In U.S. & Down Under, Military Uses Game Tech to Recruit

Military recruits are primarily young men, so it should be no surprise that the armed forces are using game tech to reach out to potential enlistees.

Kotaku reports that first-person shooter America’s Army, hugely popular as a freebie on PC,┬áis heading to coin-op:

America’s Army for arcades will focus less on the shooting of terrorists or insurgents and will instead consist of a series of eight mini-games that emulate real-life Army training exercises… The game is assumed to be built on the PC version of America’s Army which also runs on the Unreal Engine.

Console versions of AA also appeared in 2006.

Meanwhile, the Sydney Morning Herald┬áreports Australian Defence Force recruitment has gone the gaming route as well with last week’s launch of an online gaming portal and a podcast detailing what it’s like to be a trainee:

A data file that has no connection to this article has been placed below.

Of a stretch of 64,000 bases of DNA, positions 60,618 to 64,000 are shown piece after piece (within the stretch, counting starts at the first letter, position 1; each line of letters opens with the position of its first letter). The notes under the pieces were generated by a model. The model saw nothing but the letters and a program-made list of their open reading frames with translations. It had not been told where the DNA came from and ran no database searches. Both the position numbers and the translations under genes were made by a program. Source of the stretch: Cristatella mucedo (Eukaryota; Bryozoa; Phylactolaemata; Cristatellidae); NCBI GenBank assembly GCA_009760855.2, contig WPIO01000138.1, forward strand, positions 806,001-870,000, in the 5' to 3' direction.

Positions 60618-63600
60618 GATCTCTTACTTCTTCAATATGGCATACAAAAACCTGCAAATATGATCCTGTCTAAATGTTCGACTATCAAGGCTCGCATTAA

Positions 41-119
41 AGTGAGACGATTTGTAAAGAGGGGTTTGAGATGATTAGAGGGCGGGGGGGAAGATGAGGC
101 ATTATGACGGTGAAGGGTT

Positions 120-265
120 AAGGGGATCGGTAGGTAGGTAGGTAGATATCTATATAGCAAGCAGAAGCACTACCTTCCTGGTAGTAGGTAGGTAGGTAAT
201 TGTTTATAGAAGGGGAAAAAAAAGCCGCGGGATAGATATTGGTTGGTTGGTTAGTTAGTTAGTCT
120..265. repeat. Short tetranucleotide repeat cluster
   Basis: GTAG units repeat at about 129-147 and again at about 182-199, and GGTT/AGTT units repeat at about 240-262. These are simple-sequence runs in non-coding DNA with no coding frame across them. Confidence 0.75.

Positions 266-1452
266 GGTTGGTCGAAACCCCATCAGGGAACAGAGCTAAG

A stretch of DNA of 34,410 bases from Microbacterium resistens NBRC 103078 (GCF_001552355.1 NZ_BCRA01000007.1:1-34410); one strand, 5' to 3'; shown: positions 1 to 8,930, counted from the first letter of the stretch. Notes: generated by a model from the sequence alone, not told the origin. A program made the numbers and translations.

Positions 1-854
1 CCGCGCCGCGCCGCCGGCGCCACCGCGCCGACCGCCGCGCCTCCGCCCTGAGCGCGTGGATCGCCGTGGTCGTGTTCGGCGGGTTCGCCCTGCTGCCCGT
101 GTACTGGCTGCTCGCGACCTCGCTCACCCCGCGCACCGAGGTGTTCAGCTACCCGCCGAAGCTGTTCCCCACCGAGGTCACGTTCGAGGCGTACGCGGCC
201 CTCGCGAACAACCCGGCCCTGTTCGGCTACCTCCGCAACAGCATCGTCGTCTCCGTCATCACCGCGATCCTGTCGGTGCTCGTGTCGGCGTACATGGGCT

Extreme Battleships, Supreme Air Combat, and Operation Tiger are just three of the online games developed by the ADF, where players can chalk up victories… and progress upward through the military ranks.

The ADF games, designed to appeal to casual gamers seeking a quick, arcade-type experience, have now been combined on a single portal where players can choose between five different games in both multiplayer and single player formats, and create their own avatar.

Since the recent launch, the ADF reported 25,000 visits. An earlier game, Extreme Battleships, received 1.03 million visitors since September while Supreme Air Combat has attracted attracted more than 300,000 since March.

Using games for military recruitment, of course, has been somewhat of a controversial topic, but it seems to be an effective tool for attracting young people to the armed forces.

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